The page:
Europe cloaked by yellow dust
A gigantic cloud of dust has left a yellow film over huge swathes of Northern Europe.
In the UK the Met Office has been flooded with calls about the mysterious dust which has coated cars and windows along the east coast.
Arable fires in Russia (see related story) were initially thought to be to blame, but experts claim that while they may play a part, the main factor is record levels of pollen birch blown over from Denmark.
In the last couple of weeks, pollen-loaded air over large parts of Europe has been clearly visible in early morning satellite images, showing up as a yellow-green haze, extending out over the North Sea and even the North Atlantic.
The pollen season for birch started with a bang in Denmark, with record-breaking counts on Sunday 7 May.
In Copenhagen every cubic meter of air contained an average of 4,381 birch pollen, well over the 13 year old record of 3,899.
The Danish Meteorological Institute and the Danish Asthma and Allergic Society have been recording pollen count in Copenhagen since 1977, and in these last 29 years counts have increased dramatically.
Perfect weather conditions this year – a wet April and a sunny, summery start to May – have led to a veritable explosion of birch pollen with catkins releasing a massive load of pollen grains over a period of just a few days.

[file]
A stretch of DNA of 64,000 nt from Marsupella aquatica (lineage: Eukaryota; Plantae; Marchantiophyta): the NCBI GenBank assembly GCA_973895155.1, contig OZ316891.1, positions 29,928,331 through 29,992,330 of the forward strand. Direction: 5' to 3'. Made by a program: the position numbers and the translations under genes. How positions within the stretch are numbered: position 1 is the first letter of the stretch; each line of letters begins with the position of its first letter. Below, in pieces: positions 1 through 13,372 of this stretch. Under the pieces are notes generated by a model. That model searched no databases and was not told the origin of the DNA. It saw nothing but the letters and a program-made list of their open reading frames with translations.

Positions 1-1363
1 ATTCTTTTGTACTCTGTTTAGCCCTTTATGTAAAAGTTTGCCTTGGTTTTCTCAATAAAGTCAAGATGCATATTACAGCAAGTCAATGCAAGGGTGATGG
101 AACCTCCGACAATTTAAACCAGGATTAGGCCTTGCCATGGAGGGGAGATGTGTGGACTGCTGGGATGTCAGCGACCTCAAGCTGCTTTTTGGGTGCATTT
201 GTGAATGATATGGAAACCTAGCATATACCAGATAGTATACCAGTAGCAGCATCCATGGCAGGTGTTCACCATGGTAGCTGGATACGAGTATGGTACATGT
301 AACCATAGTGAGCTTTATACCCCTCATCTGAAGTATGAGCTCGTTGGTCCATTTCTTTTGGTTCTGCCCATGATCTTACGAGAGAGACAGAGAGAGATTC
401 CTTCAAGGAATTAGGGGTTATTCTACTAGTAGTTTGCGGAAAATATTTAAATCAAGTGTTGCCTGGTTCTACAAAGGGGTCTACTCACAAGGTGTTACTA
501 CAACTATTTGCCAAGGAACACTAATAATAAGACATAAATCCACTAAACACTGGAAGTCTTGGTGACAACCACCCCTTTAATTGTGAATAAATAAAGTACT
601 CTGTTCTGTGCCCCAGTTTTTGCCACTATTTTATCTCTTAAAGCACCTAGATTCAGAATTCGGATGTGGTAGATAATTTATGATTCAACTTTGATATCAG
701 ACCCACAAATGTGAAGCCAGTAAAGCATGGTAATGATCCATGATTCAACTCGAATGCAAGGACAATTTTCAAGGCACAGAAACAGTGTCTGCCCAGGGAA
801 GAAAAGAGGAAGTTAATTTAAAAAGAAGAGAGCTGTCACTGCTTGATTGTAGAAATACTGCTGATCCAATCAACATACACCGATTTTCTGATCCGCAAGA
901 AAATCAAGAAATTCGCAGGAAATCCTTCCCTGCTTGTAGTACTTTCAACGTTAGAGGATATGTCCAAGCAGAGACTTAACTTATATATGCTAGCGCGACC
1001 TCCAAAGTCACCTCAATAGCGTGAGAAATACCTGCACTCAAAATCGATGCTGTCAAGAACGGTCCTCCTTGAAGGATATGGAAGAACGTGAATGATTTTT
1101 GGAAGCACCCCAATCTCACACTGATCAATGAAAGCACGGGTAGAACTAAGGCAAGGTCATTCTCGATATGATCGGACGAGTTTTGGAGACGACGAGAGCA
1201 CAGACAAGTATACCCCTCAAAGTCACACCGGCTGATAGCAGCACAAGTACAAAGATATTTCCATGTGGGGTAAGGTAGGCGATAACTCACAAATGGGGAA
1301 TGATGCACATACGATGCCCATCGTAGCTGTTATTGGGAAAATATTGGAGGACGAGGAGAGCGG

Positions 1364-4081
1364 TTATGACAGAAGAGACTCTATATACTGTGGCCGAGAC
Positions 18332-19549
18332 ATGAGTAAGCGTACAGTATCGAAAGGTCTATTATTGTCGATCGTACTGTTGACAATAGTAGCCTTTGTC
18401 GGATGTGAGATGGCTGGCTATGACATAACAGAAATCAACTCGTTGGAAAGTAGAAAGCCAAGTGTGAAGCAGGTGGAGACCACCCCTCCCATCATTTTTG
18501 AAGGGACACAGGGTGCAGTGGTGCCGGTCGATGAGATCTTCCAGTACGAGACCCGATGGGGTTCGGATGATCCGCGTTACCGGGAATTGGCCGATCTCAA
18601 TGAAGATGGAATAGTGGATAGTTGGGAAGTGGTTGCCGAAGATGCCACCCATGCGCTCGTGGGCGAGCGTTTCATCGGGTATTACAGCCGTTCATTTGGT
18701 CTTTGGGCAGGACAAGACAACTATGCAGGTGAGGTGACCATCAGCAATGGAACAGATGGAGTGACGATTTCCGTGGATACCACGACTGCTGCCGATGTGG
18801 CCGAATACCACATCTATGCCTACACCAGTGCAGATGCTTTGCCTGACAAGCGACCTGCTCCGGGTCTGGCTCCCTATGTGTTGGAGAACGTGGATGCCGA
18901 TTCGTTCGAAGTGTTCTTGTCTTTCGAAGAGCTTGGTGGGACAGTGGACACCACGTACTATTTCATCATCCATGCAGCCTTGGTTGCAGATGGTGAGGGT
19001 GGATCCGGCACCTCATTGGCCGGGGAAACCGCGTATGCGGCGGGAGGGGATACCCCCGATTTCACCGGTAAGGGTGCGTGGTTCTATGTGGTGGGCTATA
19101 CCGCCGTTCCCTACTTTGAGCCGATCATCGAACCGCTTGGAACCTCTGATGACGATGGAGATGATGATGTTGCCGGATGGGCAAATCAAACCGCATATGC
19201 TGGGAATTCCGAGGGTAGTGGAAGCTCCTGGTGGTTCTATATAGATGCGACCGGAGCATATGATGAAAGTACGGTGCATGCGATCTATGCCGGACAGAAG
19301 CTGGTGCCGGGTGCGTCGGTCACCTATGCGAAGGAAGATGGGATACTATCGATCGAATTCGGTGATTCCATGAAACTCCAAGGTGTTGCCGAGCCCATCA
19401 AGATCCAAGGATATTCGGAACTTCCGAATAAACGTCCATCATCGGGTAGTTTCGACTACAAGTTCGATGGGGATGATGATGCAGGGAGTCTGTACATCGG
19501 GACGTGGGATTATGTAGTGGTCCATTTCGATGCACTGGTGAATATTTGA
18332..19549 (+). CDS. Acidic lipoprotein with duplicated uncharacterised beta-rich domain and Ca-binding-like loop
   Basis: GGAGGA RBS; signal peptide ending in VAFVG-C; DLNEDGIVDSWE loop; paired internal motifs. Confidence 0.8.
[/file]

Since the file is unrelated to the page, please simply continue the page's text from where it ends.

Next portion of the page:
Contributing to the trauma of Danish allergy sufferers, a consistent easterly wind is bringing birch pollen all the way from Russia, the Baltic States and Sweden – countries that have experienced intensive birch flowering in the last three or four weeks, with a high to very high pollen count at times.
In Southern and Central Finland, birch flowering is at its peak and the counts of airborne birch pollen are soaring. For several weeks, Southern and Eastern parts of the country have suffered extreme pollution.
In Helsinki, heavy air and a visible haze have cloaked the city for a long period of time.
In Germany, France, Poland and the Czech Republic, birch pollen conditions have been extreme, with people who normally have no allergic reactions to pollen, suffering from asthma attacks.
After a long winter, the birch trees have burst into bloom and scattered their pollen into the air at more or less the same time.
In the last two weeks there has been little or no rain in Central and Northern Europe, something which has aggravated the situation by allowing the pollen to remain airborne.
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